The Courier News from Blytheville, Arkansas on October 12, 1950 · Page 15
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The Courier News from Blytheville, Arkansas · Page 15

Blytheville, Arkansas
Issue Date:
Thursday, October 12, 1950
Page 15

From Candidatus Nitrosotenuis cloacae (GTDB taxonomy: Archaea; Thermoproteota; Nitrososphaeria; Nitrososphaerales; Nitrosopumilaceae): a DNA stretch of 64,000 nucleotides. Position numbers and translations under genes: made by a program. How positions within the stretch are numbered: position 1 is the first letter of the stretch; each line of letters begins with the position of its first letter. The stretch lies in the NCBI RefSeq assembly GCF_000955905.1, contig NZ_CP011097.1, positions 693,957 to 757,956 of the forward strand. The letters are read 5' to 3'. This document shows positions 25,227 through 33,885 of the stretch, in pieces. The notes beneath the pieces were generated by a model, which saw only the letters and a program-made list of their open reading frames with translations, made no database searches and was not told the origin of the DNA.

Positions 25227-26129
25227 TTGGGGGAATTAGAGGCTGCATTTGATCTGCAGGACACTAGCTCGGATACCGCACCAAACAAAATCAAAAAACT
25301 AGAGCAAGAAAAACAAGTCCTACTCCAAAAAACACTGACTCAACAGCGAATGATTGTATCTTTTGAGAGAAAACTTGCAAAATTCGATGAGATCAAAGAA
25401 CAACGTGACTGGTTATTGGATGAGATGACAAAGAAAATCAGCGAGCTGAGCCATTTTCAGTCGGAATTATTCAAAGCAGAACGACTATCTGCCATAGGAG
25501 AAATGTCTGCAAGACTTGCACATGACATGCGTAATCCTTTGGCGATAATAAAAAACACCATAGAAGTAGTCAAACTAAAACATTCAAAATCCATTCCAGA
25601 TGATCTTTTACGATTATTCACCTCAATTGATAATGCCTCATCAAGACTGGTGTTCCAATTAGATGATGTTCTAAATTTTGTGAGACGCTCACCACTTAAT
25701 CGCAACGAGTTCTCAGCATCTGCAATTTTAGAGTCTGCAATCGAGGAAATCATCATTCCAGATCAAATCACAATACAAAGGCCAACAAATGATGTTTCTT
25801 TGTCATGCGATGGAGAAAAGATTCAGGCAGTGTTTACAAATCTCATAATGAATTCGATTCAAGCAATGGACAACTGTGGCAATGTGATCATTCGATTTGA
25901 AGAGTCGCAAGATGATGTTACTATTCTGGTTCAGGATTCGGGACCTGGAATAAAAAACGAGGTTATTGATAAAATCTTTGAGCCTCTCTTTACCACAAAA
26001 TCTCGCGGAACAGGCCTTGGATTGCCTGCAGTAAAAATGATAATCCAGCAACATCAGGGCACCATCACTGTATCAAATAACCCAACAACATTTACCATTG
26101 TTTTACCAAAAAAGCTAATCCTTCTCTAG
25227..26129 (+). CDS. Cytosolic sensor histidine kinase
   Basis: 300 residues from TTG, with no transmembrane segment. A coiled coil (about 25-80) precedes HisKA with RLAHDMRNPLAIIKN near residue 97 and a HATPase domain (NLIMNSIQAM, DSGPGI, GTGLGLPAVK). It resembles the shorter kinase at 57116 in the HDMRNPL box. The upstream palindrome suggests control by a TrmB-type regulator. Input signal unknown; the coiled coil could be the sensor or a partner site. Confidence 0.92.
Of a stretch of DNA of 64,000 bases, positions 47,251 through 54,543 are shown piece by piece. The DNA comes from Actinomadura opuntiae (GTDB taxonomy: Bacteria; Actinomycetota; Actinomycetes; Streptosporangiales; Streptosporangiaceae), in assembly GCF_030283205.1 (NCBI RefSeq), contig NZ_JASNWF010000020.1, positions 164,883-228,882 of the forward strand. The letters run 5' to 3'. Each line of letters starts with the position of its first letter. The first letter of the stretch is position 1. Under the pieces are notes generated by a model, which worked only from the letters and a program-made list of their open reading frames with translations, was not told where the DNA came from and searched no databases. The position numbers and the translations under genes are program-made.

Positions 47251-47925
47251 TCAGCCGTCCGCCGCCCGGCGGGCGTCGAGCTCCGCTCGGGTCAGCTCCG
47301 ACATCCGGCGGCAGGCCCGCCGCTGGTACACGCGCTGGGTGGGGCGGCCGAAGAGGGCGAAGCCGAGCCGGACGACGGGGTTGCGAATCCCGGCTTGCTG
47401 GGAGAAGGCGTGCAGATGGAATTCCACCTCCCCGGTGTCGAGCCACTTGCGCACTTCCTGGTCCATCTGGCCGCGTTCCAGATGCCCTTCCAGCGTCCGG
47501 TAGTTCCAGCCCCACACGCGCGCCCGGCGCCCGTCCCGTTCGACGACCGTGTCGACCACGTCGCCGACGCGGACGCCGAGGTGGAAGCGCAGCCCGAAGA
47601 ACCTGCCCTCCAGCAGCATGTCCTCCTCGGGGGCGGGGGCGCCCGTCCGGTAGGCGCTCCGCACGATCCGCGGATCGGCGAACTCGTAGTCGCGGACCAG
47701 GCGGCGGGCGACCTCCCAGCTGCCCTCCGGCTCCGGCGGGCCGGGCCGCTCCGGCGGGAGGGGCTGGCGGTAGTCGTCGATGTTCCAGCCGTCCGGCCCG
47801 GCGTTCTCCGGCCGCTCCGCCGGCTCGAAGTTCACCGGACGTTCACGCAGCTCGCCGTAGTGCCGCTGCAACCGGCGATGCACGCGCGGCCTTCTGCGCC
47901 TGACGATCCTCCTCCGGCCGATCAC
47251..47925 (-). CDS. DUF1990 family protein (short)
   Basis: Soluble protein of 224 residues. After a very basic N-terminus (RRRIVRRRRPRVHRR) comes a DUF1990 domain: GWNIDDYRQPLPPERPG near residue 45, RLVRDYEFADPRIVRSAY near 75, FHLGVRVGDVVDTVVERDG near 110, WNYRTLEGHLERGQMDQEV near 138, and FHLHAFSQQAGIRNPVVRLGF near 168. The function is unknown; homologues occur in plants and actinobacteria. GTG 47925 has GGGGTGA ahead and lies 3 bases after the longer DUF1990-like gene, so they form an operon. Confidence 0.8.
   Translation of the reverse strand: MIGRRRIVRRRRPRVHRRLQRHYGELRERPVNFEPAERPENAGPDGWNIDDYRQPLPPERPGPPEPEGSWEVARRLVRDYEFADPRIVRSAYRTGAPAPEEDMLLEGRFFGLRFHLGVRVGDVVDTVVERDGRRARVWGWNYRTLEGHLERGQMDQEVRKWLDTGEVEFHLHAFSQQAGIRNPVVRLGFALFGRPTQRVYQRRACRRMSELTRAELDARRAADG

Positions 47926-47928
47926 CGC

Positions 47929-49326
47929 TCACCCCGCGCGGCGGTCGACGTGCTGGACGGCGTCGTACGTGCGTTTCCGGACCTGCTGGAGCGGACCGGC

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, OCTOBER 12,1950 U ^MakYti'reCrazif Pork and Potatoes for a meat and potato casserole, brown ixwk chops, Ihen arrange them over scalloped potatoes. Cook, covered, in a moderate oven (350 degrees F.) until pork and potatoes are well done. BIA'THEVII,U3 (ARK.) COURIER NEWS Spice in Mvot ;A spice addition c»n yield « new touch to an old Uvorlt* me»t dish. Add bay Itave. to sUws, pot- roast; caraway ««Js, to liver or pork dishes; basil to b«*f or pork dishea. • - • . ' Most of all It's the that makes you say: TWSACUPOF 1 GOOV COFFEE Always Raw Material Prices To Force High Cost of Food to Soar Higher By Gaynor Maddox ^NKA Food and Marked fc'dUor NEW YORK (NBA)—The high cost of food may have to go even higher In the future. r It won't be because of food short- age.5; Ihere aren't any. if retail prices go up again.'It will be lie- cause Hie current boost. In raw material price-i continues on up. That is the opinion of Clarence Francis, a member of Hie business and advisory council of the U. 8. Department of Commerce and a top man in the nation's food Industry. "Of course, any lipping in wagca would influence the price picture, too," he said lit an exclusive interview. "Especially today, when the profit margin U xo narrow, every basic increase in cost inevitably af- Jects retail prices. "Nevertheless, the cost of raw materials is the major factor influencing prices in the food processing industry," added Francis, chairman ol the board of General CLAR1 NC t FRANCIS In a crisis Po:ds Corp., which employs 19,000 men and women. • • * M a result of the Oct. 1 Increase In income taxes, lie foresees a possible tendency to economize on the part of the consumer which will force the producer to be "even more alert and more efficient. Fears of a food shortage are unfounded, he Is convinced. "Supplies of the bnsic foods In private. Independent hands today are so ample that we went through the Korean war with 'business as usual.' And our expanding military program, as announced will not affect It either," he predicted. "Even if »n all-out war effort should become necessary, I am not worried about the nation's food supply. The Government owns millions of pounds of butter, eggs, milk, wheat, corn arid other staples. If, In : an emergency, Congress were to order these foods released, Ifwould build back any major depletion In the supply picture and might even turn the whole price trend downward," he explained.. • • • A trustee of the Nutrition Foundation ami a-member of the public policy committee of the Advertising Council, he is ••' concerned about the quality and soundness of public thinking In the face of • world crisis. He Insists that "this Is the time for objectivity as contrasted ,wlth emotions! thinking," and 'points out:, ' "Under the emotion of fear, erroneous decisions can be and are being made. The world situation 'calls for calmness and action to dis- jpers'e the fear complex which exists to a very large degree, j see a 'panic tendency to hurl into the lap of Government, whether nV.,be Congress ;,lhe Military Establishment or. the President.' powers and responsibilities which we as private citizens should continue to exercise ourselves." ' " "• •'- . Although unable « month ago to get' a firm definition of our foreign policy from Interviews with key men in Washington, 'he say.e bis mind Is now clearing on that point. • • - • ' "Daily It becomes more obvious that the United States Is placing greater reliance on the United Nations," he says. "We are stating through altion that we do not Intend to carry the full load of pro- teclng democracy alone. Our attitude in , the Korean war, in Formosa, and In the Atlantic Pact proves this. We are making the United Nations more powerful because we have declared our reliance in It. "That Is Important in (ormu'lat- surplus might trim prices. ing policy, but there is much yet lo be clone before we have developed a clear-cut, understandable foreign policy," added Francis, who was national chairman of United Nations Week In 1948. Summing- «|> his reaction to today's news, he salcl. "Way down deep I feel things are beginning to seem n liuie better. But to Ramble on that—oh. no." Corn Flakes And Coconut Go Together Latest go-togelhers arc coconut, and corn (lakes. These two foods combine in flavor nnti texture to good advantage' In recipes for frostings, cakes, cookies, and confections. Coconut Is good loo sprinkled on top of corn (lakes in the cereal bowl. Served with cream, this combination furnishes n delightfully different flavor nnd appearance. Prom a recipe angle coconut and corn (lakes fire true affinities. The following recipes Include these two foods in ways that will prove popular once tried: Cereal Coconut Squares . I H cups corn flakes l!i cups, oven-popped rice cereal . 1 cup moist coconut ! /t cup salted peanuts Ii cup light cream '• ',£ cup light corn syrup ;, 16 cup sugar Combine cereals. 1 coconut, and peanuts in large mixing bowl. Cook cream,, corn syrup, and sugar together over.'.direct heat'to temperature of 2-10 degrees F. (soft ball hi cold water). Pour syrup over other Ingredients; mix well. Press into greaser! pan (0 "x 0 x*' 1"'.f-lrichcs). Cut,hi squares when cool. Yield: 36 lVj-lnch squares. Corn Flakes Alacaronn.i 2 egg whites " ' "' ...•.I cup brown or granulated sugar H' teaspoon vanilla'flavoring 2 cups corn flukes \- cup chopped nut/neat.! ' I cup shredded coconut Beat egg whites .until -sllff but not dry. Fold In sugar; add vanilla, corn flaJte-s.ttriutmeiits and coconut. Mix carefuly. Drop by spoonfuls onto well-greased baking sheet. Bake in predicated moderate oven (350 degrees F,) 15»(o.20 minutes. Remove immediately, from sheet. If macaroons stick, place sheet on damp towel and remove macaroons using spatula or sharp knife. If macaroons become hardened to pan. return to oven for a few minutes to soften. •'• ' • " '••" ' • " Yield: P4 dozen macaroons (2 diameter). MAKE fjreamo Compor. the ingrWi.nt listings on margorms car- tern n«xf time you shop- Let hVfacJj, os required by law, speak for themielves. The Joels will prove Cr»amo Margorm* ii mad« with costlier ingredi- •nh. Thew finer, costlier ingredients, seleclod and blended with the skill of nearly half a century in making fin» breW-spreads, give you a luxury of 9°odn«si unequal- W by ony otW /STF <• t< A M T o M nwirgorin*. AMERICA'S FINEST MARGARINE A. S. Barboro Co., PAGE FIFTEEN & AL! Friday & Saturday ONLYF Cilvc " FKI;K wlth E -"li. • ''"'eliiiseof §10 or mure! Hurry out! Yello 0 LEO--2ib$. 49c Homogenized—Evaporated Green Label—Maple Blend 12 Tin 2tC Pudding and Pic Filler KRE-MEL - 2for15c Comsrock—Sliced Pi« APPLES No. 2 Can Cut Wash Day Time in Half TREND 2 -,32c Who!e-Cu red-Tenderized HAMS 10-14 49 Lean,'Meaty ' Pork Ribs Fresh Dressed and Drawn FRYERS ---ib49c By the Box—Fish WHITING—MSc Picnic—4-6 Lb. Avg. HAMS • per pound 39C Sunshine Vanilla Wafers 25c €.'.&' H. Pure Powdered or Brown 2 !bs. 25C New Tokay 2 ibs. 2Sc Hy-Power with Beans Coast—Pure APPII BUIT[R Fancy Slicing Ne>v Crop Red Delicious Hi-C, Sweetened oz. can Easy to Fix Quaker, Quick or Regular U. S. No. 1 —Grade A POTATOES 100 Lbs. Plenty of Parking Space At Your IGA Store MAYS H IGA SUPERMARKET * 421 S. 2l5f. "A«m*mb*r, Ii Pays fo Shop with -May*'"